01 of 14
Identify a Wildflower Through Pictures
If you need to identify a wildflower, as a first step you can browse through these pictures. The Vermont Wildflower Farm was the site for many of these pictures of wildflowers. I interviewed one of its owners, Chris Borie during my visit. Chris, a native of France, moved to Vermont in 1995, where he teamed up with Diana, a Vermont native. The couple uses the farm as a base for selling seeds for wild plants. Admittance is free to the meadows and woods out back, where visitors can view many types of wildflowers (with signs that help you with identification as you approach the various plants).
You may question the inclusion of this red poppy in a gallery of wildflower pictures from New England, but the Vermont Wildflower Farm does not restrict itself to wildflowers indigenous to Vermont. Chris remembers fondly the red poppies from his native France and has no qualms including them in his wildflower meadow in New England, along with other non-natives. In this case, then, "wildflower meadow" signifies a look and is not an indication of the place of origin. If you wish to view only images of plants indigenous to this region, browse photos of New England native plants.Continue to 2 of 14 below.
02 of 14
New England Aster
Unlike the wildflowers in the prior photo, New England asters are native to the northeastern U.S.
There are many types of asters native to the Northeast, including the aptly named "New England aster" (Aster novae- angliae), a perennial listed among the salt-tolerant plants, making it suitable for roadside plantings. The flower in the picture isn't an actual wildflower but is rather a cultivar named the 'Purple Dome' New England aster. Propagation can be achieved by dividing, come spring.Continue to 3 of 14 below.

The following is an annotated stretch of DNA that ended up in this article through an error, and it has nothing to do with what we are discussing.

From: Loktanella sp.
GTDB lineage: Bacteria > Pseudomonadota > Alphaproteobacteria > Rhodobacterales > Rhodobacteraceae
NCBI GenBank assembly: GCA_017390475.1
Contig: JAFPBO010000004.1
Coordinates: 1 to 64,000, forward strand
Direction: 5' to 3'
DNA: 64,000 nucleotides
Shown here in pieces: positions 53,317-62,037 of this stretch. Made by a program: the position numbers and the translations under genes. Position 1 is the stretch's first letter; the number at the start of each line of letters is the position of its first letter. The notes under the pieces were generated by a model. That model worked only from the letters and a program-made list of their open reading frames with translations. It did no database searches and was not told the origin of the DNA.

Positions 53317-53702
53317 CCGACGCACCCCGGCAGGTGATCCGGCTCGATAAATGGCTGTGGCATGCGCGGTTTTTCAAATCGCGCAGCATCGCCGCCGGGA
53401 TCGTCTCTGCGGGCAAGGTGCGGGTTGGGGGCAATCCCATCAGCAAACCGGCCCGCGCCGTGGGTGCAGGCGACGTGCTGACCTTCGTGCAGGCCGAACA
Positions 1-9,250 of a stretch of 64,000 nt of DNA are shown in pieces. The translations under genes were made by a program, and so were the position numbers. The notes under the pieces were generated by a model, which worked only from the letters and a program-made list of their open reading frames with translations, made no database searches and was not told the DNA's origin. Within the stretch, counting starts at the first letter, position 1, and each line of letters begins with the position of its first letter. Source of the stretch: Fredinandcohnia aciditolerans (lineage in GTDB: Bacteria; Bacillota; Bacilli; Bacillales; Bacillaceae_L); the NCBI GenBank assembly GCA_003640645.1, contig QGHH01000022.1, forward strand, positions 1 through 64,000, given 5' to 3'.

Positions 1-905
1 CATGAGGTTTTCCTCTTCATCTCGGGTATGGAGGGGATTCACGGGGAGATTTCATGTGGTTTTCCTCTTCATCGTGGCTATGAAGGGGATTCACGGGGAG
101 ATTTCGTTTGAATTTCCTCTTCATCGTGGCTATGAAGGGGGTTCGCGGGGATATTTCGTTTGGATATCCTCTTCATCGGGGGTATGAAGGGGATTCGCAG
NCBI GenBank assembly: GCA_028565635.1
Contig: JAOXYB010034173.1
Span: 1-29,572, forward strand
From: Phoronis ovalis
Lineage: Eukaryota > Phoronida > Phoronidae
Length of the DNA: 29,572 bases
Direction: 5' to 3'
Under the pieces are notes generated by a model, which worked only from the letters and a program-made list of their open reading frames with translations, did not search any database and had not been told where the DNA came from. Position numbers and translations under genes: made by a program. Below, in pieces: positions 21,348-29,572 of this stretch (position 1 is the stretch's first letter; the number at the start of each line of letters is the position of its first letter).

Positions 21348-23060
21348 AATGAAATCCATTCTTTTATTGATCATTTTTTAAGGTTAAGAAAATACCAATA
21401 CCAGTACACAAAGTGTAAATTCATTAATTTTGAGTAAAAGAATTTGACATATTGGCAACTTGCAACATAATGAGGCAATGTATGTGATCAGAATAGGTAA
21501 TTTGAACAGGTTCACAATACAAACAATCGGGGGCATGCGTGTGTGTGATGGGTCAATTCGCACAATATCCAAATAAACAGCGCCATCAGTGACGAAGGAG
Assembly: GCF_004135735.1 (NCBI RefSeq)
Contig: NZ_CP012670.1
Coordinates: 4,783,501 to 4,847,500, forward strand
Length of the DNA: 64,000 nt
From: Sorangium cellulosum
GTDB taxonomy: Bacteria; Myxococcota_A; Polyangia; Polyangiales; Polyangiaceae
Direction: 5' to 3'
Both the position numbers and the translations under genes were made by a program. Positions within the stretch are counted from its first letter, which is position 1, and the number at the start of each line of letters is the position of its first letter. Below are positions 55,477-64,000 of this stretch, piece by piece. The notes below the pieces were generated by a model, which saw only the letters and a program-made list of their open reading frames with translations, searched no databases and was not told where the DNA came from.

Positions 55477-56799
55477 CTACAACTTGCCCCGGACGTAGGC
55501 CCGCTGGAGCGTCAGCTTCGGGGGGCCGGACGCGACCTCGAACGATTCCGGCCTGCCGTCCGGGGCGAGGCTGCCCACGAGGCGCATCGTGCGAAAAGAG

03 of 14
Blanket flowers are so named because their colors are reminiscent of a Native American blanket.
A North American plains wildflower, blanket flower (Gaillardia aristata) offers a two-toned look. Division in spring provides a way to rejuvenate these beautiful blossoms and increase your stock.Continue to 4 of 14 below.
04 of 14
Queen Anne's Lace Wildflower
Queen Anne's lace bears the Latin name of Daucus carota.
Indeed, Queen Anne's lace is related to carrots. If you pull up one of these wildflowers, you'll smell the carrot fragrance emanating from the bruised roots.
By the way, did you notice in the picture the one dark little flower in the middle of the flower head? It goes by various nicknames. Some call it the "fairy seat." The color can also vary: I've heard the fairy seat referred to as purple, but I would call the one shown above burgundy. Peter Del Tredici has the following to say about this whimsical feature in Wild Urban Plants of the Northeast:
"About one in four plants has a single deep purple flower (the "fairy seat") in the center of the cluster of all-white flowers."Continue to 5 of 14 below.
05 of 14
The origin of the name "bachelor buttons" comes from the way these flowers were once used.
Also sometimes written as "bachelor's buttons," they were sometimes "placed in the buttonhole of a suit or shirt; decades ago, bachelors sported the flower when they went courting," according to Colorado State Extension.
These flowers are prized as one of the true-blue wildflowers. The common name can refer both to the annual known to botanists as Centaurea cyanus (seen in the image above) and to perennial bachelor buttons, Centaurea montana.Continue to 6 of 14 below.